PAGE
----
• Annual EB-5 visa availability;
  • Average approval rate of I-526 petitions;
  • Number of family derivatives qualified or counted for an EB-5 visa;
  • Withdrawal rate of EB-5 applicants; and
  • New demand for EB-5 visas.  

EB-5 Visa Backlog Projection (Long-Term)

This legislation would not reduce the existing visa backlog that consists of approximately 83,000 applicants. Moreover, the EB-5 visa backlog could continue to grow and the wait time would be longer if demand for EB-5 visas continues to exceed the EB-5 program’s current equilibrium (i.e., approximately 3,900 new investors filing an I-526 petition on an annual basis).

Economic Consequences

Our analysis found that the Senate version of the bill would cause significant economic impact on U.S. communities in the EB-5 context. If this legislation is to go into effect, it would eliminate the availability of EB-5 visas to any new applicants until the current backlog is cleared out, which would take approximately 6 to 7 years after the enactment of the bill.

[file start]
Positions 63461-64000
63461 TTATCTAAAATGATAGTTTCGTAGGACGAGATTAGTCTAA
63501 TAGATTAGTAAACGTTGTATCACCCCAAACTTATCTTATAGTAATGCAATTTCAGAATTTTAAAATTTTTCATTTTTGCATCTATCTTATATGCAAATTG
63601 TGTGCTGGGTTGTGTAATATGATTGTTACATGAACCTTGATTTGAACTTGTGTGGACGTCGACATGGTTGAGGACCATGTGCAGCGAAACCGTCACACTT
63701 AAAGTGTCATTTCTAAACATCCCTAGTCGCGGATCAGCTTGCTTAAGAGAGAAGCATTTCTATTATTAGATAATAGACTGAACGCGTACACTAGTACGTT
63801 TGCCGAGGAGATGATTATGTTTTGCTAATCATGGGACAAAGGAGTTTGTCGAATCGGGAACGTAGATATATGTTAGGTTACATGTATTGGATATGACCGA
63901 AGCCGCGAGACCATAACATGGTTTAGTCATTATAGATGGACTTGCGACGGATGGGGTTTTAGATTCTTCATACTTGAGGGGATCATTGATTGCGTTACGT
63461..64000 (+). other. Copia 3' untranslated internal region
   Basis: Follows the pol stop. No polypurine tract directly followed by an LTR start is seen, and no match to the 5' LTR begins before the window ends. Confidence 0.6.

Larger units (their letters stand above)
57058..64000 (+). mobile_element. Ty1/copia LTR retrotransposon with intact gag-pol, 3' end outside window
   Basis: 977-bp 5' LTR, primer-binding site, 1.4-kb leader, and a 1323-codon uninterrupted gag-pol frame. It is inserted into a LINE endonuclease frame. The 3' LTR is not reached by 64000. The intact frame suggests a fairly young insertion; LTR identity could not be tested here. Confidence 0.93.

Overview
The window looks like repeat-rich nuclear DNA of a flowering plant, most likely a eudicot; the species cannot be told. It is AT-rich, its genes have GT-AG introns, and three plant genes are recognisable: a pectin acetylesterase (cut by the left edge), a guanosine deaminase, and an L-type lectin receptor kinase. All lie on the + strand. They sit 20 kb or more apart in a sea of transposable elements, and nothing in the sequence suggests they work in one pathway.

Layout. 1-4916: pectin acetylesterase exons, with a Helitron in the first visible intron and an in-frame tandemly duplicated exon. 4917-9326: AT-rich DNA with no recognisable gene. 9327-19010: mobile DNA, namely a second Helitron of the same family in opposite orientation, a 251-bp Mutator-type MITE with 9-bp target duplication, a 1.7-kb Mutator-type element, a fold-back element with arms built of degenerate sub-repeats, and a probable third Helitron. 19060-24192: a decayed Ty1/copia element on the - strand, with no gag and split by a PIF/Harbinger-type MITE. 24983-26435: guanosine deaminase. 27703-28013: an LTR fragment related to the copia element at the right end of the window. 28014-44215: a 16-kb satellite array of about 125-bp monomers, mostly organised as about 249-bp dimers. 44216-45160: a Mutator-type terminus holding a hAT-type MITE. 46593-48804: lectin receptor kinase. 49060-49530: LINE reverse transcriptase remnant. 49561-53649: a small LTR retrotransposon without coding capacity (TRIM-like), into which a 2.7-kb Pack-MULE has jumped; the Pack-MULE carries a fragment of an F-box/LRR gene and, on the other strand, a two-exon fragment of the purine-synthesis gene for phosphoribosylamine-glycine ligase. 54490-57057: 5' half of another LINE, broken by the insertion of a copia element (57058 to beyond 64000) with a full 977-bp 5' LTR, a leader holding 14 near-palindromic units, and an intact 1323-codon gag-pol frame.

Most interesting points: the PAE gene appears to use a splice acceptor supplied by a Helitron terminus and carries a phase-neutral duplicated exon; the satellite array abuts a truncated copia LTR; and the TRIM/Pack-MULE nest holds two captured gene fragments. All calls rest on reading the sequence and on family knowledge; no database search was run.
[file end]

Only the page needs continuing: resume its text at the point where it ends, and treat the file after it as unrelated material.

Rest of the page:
As visa availability is a critical factor in the EB-5 program’s ability to generate capital investment and create or save jobs for American communities, the elimination of visa availability to new investors would deeply hamper the EB-5 program’s economic development capabilities for American workers when the country needs them the most.

Transition Rules

Although transition rules in the Senate bill do not apply to EB-5, it is still critical to evaluate the potential impacts should EB-5 be included in the same proposed transition rules on future amended legislation. Based on our analysis, if the transition rules were applied to EB-5 applicants:


  • On China
    • The estimated visa wait time for China would not be altered significantly and would remain at approximately 8 to 9 years.